Folate is a B vitamin that’s naturally found in legumes (like chickpeas, lentils, pinto and kidney beans), seeds, leafy greens (like spinach, collard greens and romaine lettuce) and other vegetables such as asparagus, brussels sprouts and broccoli.

The problem is, people don’t eat enough of these foods. As a result, for many years, pregnant women were at risk for folate deficiency and hence, neural tube defects.

Prenatal supplements were the original solution to this problem as one of their prime ingredients is folic acid, the synthetic form of folate. However, they’re not a fool proof solution because neural tube defects form within four weeks of conception, often before women know they’re pregnant, and thus, before they start taking their supplements.

As a result, in the late 1990s folic acid was mandatorily added to white flour and enriched grain products to ensure that pregnant women would get enough folate, irrespective of whether they take a supplement.

Problem solved? Sort of…

Back in the early 1990s when discussions regarding the addition of folic acid to the food supply were taking place, it was suggested that after fortification was implemented, the dose of folic acid in prenatal supplements should be revised to prevent excessive intakes. The new problem is…the doses were never revised.

Currently, marketed prenatal supplements usually contain 1000 micrograms of folic acid, which is the daily upper limit for folic acid. Meanwhile, it’s recommended that pregnant women should consume about 400 micrograms of folic acid per day for neural tube defect prevention.

With mandatory fortification, three-quarters of a cup of cereal can provide greater than 400 micrograms of folic acid. So if you add a prenatal supplement to a bowl of cereal at breakfast, some bread at lunch, and pasta for dinner, you’re consuming a lot of folic acid!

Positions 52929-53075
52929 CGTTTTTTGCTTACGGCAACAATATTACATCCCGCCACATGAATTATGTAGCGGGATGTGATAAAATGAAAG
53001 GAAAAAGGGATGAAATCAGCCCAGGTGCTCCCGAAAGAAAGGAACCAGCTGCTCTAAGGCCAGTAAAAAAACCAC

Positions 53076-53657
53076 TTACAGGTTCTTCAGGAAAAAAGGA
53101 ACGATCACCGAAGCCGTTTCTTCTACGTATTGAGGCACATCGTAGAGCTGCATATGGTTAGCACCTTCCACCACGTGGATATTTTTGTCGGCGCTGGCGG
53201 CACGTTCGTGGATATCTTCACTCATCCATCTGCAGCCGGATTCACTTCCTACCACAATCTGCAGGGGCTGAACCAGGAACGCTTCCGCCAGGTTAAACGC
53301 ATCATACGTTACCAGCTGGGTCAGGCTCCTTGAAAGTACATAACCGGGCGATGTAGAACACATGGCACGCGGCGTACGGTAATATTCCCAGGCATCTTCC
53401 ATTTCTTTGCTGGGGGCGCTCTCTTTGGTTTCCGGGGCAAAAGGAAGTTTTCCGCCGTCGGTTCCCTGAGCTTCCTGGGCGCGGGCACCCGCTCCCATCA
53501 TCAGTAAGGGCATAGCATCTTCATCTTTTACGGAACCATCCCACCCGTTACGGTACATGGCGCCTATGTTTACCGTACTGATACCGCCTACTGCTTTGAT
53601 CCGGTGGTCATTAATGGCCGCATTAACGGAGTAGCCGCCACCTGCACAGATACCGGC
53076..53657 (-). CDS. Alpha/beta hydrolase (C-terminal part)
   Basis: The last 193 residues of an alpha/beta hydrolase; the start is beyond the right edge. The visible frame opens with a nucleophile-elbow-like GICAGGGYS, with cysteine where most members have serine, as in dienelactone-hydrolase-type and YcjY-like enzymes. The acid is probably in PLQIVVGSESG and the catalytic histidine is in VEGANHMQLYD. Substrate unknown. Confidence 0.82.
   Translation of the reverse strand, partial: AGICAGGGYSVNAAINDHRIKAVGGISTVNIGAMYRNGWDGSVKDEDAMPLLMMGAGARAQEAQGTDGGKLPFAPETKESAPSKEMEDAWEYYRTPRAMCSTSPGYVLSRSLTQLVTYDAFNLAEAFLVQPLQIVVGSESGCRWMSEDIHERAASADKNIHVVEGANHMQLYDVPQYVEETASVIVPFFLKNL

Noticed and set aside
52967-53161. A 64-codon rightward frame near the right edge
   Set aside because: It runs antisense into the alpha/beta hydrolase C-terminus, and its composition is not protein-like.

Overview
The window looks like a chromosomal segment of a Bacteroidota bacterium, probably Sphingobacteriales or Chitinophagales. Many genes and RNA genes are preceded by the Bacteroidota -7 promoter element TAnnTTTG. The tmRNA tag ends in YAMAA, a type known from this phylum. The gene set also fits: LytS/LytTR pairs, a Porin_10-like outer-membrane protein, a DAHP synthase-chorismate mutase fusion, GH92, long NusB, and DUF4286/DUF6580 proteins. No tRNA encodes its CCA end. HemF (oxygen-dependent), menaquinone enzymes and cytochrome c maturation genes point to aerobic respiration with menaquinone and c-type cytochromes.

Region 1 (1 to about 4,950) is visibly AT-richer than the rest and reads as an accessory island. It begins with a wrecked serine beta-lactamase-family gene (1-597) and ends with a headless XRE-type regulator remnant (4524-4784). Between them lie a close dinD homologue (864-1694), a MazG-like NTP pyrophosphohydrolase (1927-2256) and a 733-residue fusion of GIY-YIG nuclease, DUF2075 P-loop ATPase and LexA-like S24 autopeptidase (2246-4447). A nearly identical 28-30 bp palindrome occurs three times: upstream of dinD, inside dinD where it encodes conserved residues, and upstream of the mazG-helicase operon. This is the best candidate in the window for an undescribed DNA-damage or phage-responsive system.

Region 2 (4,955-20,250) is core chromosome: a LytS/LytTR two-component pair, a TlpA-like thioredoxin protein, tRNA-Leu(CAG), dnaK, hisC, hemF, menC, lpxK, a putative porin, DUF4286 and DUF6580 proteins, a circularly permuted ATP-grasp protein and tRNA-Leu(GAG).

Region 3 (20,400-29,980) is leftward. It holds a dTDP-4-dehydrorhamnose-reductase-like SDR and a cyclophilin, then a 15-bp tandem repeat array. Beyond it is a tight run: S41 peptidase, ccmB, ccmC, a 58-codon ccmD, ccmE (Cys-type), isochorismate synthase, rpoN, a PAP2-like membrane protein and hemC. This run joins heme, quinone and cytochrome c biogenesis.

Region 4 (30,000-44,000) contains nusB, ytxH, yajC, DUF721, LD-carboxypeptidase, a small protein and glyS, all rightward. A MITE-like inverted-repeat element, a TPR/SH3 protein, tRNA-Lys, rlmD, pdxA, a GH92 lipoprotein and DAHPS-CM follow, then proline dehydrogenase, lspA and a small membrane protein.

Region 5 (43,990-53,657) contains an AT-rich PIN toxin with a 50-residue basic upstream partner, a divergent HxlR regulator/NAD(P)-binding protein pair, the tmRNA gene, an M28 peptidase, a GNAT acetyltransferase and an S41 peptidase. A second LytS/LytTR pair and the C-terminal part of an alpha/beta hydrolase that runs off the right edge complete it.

According to Dr. Deborah O’Connor, a Professor from the University of Toronto who has spent decades studying folate and infant health, this could be a problem. She explained that in animal models, it has been shown that folate can make changes to the genes that are transcribed during development. And while similar data have not been done on humans, she said “if you’re not getting any benefit from those high levels, it would be prudent to cut back given the current status…(because) if there’s no benefit, there’s only a risk.”

From a regulatory point-of-view, she says there’s nothing stopping the industry from changing the amount of folic acid in the supplements. She suggested that the industry’s reluctance to modify the dose in prenatal supplements is probably due to inertia and the fact that “with nutrition you’re always fighting against the more is better philosophy.”

In the meantime, what should women do? In their 2015 clinical practice guidelines, the Society of Obstetrics and Gynecologists recommended a multivitamin containing 400 to 1000 micrograms of folic acid. But currently, there are no prenatal vitamins available with less than 1000. Hence, Dr. O’Connor’s recommendation is “do not use the prenatal, just use a regular multi-vitamin and maybe add a little iron.” Furthermore, she added “care must be taken to ensure vitamin A intakes do not exceed 3,000 mcg retinol activity equivalents (RAE) or 10,000 IU during pregnancy.”

Alas, it’s a classic story, you try to fix one problem, but in doing so, you create another. Hopefully prenatal supplements will be adjusted soon, but in the meantime, prudent folic acid intakes are probably a good idea.